Wow, what a tour!
Just got home from the Southern Circuit and am still reeling from such an amazing trip, showing Bag It throughout the South.
When I last wrote I had just left Manteo, NC, and was headed to Miramar, FL, and then on. Miramar’s screening was the second time I had been there with Bag It and the turn out was even better than the first. I think the hosts Jessica and Joyce had been working hard getting the word out and it paid off big time. We also had a very fun Q and A where I met, and had pictures taken with a bunch of folks, one high school student who had written an essay for school on the subject of plastic, a young man with a theater company, people who wanted to get involved in a local bag ban, and more.
The Miramar cultural center is a quite beautiful, new facility that hosts arts performances of all sorts in the city center. I also got to finally meet Theresa Hollingsworth from South Arts, who puts the whole tour together. Big high five to you Theresa for bringing us around the region with our films. Thanks!!!
Next I headed to Jacksonville for a show at the Aurora Stage Theater. Aurora Stage has been in existence for around eight years and is actually a theater inside and old JC Penny, inside a mostly empty shopping mall. The idea came from a man named Daryll Ruben Hall as a way to revitalize an area that had been hit hard by economics and crime. The place hosts not only sold out theatrical productions but also arts camps for kids and a community center of sorts. I was treated to some very fine BBQ afterwards by my host, which was delicious. Just a side note about this tour, be prepared to eat well!
Off to Winder, GA where we screened in what was once an old industrial building and is now a theater/tv studio for the city of Winder, which can be used by schools and groups throughout the region. I see a theme in these place of taking what was old and abandoned and using the arts as a way to revitalize.
After Winder I was back in the Tar Heel State for a show at Western Carolina U. with a huge college crowd, some of whom were there for extra credit, but still!!!! Rachel, my host, did a great job of getting the word out and packing the place on a school night. Once again a great Q and A followed Bag It with questions about the film and also quite a few about how people could affect change in their community and on a larger scale. One young man told me the film had changed his life and he was determined to go to law school so he could work at the higher levels of power to really get at the root of issues with environmental law. Wow!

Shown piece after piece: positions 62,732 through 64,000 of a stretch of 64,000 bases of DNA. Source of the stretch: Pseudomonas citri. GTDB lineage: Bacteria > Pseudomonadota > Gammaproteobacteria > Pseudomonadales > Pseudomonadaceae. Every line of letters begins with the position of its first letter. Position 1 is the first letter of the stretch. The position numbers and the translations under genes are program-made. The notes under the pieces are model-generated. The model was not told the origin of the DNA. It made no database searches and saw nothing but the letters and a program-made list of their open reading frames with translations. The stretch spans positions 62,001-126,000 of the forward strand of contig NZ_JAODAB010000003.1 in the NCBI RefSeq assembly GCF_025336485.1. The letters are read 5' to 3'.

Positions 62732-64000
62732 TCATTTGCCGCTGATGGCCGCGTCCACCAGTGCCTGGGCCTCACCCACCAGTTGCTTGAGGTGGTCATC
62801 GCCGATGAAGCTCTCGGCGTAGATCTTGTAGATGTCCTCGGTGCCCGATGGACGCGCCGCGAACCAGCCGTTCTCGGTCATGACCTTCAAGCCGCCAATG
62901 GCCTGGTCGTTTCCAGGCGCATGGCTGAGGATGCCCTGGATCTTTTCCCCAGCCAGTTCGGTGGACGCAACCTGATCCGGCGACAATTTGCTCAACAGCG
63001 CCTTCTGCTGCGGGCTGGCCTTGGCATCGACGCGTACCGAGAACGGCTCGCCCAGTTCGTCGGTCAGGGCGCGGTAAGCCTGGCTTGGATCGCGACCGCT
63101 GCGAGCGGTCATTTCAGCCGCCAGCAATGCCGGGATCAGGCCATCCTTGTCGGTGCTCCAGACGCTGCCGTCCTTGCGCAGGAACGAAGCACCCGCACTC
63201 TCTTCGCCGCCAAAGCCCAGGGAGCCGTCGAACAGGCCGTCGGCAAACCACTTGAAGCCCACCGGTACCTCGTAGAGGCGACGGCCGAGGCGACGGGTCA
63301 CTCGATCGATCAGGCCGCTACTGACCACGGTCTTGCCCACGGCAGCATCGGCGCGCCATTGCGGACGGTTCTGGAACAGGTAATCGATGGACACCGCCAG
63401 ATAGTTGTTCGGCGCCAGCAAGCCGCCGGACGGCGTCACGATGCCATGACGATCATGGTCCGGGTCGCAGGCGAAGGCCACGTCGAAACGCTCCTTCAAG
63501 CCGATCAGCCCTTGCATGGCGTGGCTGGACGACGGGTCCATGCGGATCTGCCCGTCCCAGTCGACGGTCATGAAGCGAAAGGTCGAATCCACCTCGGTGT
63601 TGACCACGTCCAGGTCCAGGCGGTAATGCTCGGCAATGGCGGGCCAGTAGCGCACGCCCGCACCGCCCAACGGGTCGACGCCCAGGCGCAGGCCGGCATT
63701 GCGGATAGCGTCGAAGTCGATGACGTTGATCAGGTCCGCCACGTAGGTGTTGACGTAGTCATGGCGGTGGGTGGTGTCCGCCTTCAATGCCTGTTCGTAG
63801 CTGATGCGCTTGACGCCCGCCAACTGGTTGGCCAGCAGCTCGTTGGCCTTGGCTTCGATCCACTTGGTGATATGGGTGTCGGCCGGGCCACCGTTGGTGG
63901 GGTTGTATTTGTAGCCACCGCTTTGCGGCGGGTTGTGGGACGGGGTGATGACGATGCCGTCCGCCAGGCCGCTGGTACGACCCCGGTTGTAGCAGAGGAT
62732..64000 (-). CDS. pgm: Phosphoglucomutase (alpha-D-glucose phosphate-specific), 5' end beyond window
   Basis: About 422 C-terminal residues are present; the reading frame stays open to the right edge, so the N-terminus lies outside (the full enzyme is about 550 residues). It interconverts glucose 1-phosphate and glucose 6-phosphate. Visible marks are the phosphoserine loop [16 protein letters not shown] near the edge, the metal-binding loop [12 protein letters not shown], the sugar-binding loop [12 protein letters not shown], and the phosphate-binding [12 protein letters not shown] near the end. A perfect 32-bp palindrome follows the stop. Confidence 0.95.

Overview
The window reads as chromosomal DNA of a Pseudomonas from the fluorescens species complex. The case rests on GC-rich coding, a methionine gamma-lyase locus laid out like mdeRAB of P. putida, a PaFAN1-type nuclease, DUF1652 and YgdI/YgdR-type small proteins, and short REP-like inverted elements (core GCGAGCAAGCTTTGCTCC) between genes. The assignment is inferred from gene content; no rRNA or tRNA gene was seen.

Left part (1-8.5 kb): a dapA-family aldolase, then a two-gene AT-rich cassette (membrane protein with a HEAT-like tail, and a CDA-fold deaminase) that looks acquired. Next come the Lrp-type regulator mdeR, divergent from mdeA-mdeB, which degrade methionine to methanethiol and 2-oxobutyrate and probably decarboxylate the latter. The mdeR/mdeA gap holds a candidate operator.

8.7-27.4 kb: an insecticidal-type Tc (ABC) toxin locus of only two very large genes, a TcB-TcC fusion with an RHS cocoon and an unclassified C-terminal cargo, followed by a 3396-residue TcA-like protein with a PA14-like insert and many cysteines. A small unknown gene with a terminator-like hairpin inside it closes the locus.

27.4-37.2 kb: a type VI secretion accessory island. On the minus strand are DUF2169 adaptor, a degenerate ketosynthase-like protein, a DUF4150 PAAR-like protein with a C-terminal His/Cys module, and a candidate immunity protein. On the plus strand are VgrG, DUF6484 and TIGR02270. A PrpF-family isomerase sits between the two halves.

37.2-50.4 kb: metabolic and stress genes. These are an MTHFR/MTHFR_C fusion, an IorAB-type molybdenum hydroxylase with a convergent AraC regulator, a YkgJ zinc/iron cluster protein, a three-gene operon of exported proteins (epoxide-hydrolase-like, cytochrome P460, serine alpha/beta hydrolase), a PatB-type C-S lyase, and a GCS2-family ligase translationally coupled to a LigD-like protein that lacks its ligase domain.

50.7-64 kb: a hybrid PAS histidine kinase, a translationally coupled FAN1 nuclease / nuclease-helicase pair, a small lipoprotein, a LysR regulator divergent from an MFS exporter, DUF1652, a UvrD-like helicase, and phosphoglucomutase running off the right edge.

Savannah was one stop I was looking forward to as it’s a place with lots of beauty and history to take in. Bag It was screened in the historic Lucas Theater which was just unveiling its new LED, energy efficient marquee. We had a champagne toast and were told that the lights, over the course of their expected 20 year life-span, would save an estimated $80,000. I think it was worth it. And they look great!
I took in the sights, learned that the civil war was a bit more complicated than my Yankee upbringing had lead me to believe, and headed to my last stop, Alexandria, LA.
It was here that I was hosted by the delightful David and Nicole Holcombe, who have hosted every filmmaker since the beginning of the Southern Circuit. The Holcombes live in a wonderful art-filled home and wined, dined and conversed with me in grand style. Our
screening took place in downtown Alexandria before which I took a stroll with David around town and got to see the Bently Hotel, which was the headquarters for all the generals planning D Day back in WWII.
After the screening I was treated to a very nice reception where I got to meet and talk plastic with most of the film attendees.
The next day the Holcombes put me on a plane and I was on my way back home to Portland.
The trip was a whirlwind and such an amazing chance to get to see places, talk to people and share the message of Bag It with yet more people who can help be catalysts for change in our world that desperately needs it.
Thank you Theresa, Alison, and all responsible for my great time on the Southern Circuit!